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Frequently Asked Questions

What is PMI?

Since 1999, lending institutions have been obligated to cancel a borrower’s Private Mortgage Insurance (PMI) at the point his mortgage balance (for loans made past July of ’99) goes down below seventy-eight percent of the price of purchase, but not at the point the borrower’s equity climbs to more than twenty-two percent. (This legal obligation does not cover some higher risk mortgages.) But if your equity rises to 20% (no matter what the original purchase price was), you have the legal right to cancel the PMI (for a mortgage that past July 1999).

What is Escrow?

To finalize the sale of the home a neutral, third party (the escrow holder, a.k.a. escrow agent) is engaged to assure the transaction will close properly and on time. The escrow holder ensures that all terms and conditions of the seller’s and buyer’s agreement are met prior to the sale being finalized, including receiving funds and documents, completing required forms, and obtaining the release documents for any loans or liens that have been paid off with the transaction, assuring you clear title to your property before the purchase price is fully paid.

What is a "rate lock period"?

Freezing the Rate

A rate “lock” or “commitment” is a lender’s promise to lock in a particular interest rate and a particular number of points for you for a specified period during your application process. This protects you from getting through your entire application process and finding out at the end that the interest rate has gotten higher.

Rate lock periods can be various lengths of time, between 15 to 60 days, with the longer spans typically costing more. A lender will agree to lock in an interest rate and points for a longer span of time, such as 60 days, but in exchange, the rate (and sometimes points) will be more than that of a rate lock of a shorter period.

More Ways to Save on Interest

In addition to choosing a shorter lock period, there are more ways you can score the best rate. A bigger down payment will result in a better interest rate, because you’ll have more equity at the start. You may choose to pay points to bring down your rate for the loan term, meaning you pay more up front. One strate

Can I Eliminate Private Mortgage Insurance?

Since 1999, lending institutions have been obligated to cancel a borrower’s Private Mortgage Insurance (PMI) at the point his mortgage balance (for loans made past July of ’99) goes down below seventy-eight percent of the price of purchase, but not at the point the borrower’s equity climbs to more than twenty-two percent. (This legal obligation does not cover some higher risk mortgages.) But if your equity rises to 20% (no matter what the original purchase price was), you have the legal right to cancel the PMI (for a mortgage that past July 1999).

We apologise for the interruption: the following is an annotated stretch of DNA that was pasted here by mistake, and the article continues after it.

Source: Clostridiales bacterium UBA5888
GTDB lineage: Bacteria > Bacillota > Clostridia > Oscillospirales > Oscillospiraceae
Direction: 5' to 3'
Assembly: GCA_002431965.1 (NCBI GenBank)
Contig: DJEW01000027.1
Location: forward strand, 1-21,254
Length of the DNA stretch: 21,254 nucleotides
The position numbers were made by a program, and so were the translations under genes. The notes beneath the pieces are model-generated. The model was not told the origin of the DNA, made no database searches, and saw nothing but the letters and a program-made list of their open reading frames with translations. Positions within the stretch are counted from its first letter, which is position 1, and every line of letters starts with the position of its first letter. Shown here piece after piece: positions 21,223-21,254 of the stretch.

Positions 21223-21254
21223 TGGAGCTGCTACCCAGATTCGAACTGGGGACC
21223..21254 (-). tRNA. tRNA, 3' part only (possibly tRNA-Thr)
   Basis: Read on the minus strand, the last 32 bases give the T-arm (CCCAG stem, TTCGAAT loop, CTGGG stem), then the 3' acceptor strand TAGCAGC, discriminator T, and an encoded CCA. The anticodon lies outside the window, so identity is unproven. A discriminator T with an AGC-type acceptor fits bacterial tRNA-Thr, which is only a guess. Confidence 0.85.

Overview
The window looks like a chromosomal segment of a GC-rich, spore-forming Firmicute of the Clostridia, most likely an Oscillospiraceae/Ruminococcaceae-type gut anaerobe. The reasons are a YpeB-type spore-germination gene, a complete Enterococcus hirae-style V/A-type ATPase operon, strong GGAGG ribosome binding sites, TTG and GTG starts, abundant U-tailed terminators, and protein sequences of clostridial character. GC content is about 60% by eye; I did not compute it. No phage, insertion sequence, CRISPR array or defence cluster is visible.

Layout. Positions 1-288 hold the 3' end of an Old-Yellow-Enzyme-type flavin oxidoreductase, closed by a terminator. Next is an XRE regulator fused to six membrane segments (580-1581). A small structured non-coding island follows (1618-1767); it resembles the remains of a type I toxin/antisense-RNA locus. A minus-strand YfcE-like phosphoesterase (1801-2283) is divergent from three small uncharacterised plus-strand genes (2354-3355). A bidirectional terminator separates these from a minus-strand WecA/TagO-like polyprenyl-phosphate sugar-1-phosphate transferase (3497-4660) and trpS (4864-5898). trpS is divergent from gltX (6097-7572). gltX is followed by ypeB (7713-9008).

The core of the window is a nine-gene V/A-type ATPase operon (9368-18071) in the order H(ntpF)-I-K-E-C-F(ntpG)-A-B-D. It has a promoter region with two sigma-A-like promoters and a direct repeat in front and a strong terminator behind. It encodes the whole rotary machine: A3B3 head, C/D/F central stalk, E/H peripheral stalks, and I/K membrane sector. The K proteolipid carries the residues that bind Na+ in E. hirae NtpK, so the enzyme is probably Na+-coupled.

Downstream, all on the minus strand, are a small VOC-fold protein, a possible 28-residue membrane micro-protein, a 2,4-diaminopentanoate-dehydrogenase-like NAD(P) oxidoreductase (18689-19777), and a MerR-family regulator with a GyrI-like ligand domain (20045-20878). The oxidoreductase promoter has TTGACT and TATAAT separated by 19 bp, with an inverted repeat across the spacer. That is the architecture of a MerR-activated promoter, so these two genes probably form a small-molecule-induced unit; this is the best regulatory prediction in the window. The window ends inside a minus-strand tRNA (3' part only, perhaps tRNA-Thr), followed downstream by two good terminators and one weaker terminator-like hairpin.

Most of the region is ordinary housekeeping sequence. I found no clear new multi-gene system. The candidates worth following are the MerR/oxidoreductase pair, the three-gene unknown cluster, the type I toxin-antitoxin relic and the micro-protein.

Keep a record of payments

Analyze your statements often. Pay attention to the prices of other houses in your neighborhood. If your mortgage is under five years old, chances are you haven’t made much progress with the principal � it’s been mostly interest.

The Proof is in the Appraisal

Once your equity has reached the required twenty percent, you are just a few steps away from cancelling your PMI payments, once and for all. Call your lender to ask for cancellation of your PMI. The lending institution will require proof that your equity is at 20 percent or above. Most lenders require a state certified appraisal documented on the form: URAR-1004 (Uniform Residential Appraisal Report) to determine your equity and eligibility for cancelling PMI.

How do I get the best possible mortgage?

The reason I suggest this is simple, due to the mess congress has put the mortgage business in with recent laws such as the HVCC and the MDIA are killing loan processing times. Lenders are being forced to use 60 day rate locks to ensure they can complete the loan process before the rate lock expires. Mortgage rate lock periods offer different pricing for different lock terms. For instance a 60 day lock which most companies are currently offering cost much more than a 15 day lock. Often as much as .250% in rate. To make it simple if the pricing on a 60 day lock is 5.375% at application the 15 day rate would often be as low as 5.125% for the same loan saving the borrower thousands in interest over the life of the loan.

Rates move up and down in cycles much like a roller coaster. You don’t want to lock in at the high point in the ride you want to hit the bottom in the cycle to lock in. Floating the rate at application gives you the best chance to archive this as well as getting the cheapest lock in price. Don’t worry about missing a low rate as I stated rates move in cycles often hitting bottom 2 or 3 times during the cycle. Bottom line is give your loan officer time to get your loan approved and cleared to close before considering locking in so you can use a 15 day rate lock to get the lowest possible rate.

Another reason to float your rate at application is with the implementation of the HVCC a lender now owns your appraisal and will not release it to another lender should rates drop. So if you locked in at application and three weeks into the process rates drop you are stuck with the higher rate. The lender will not lower your rate and will not release your appraisal that you paid for leaving you with the choice of accepting the higher rate or paying $385.00 on average for another appraisal to have your loan officer move your loan to another lender with the lower rate. Floating your rate at application gives you the options.

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SOUTH COUNTY MORTGAGE

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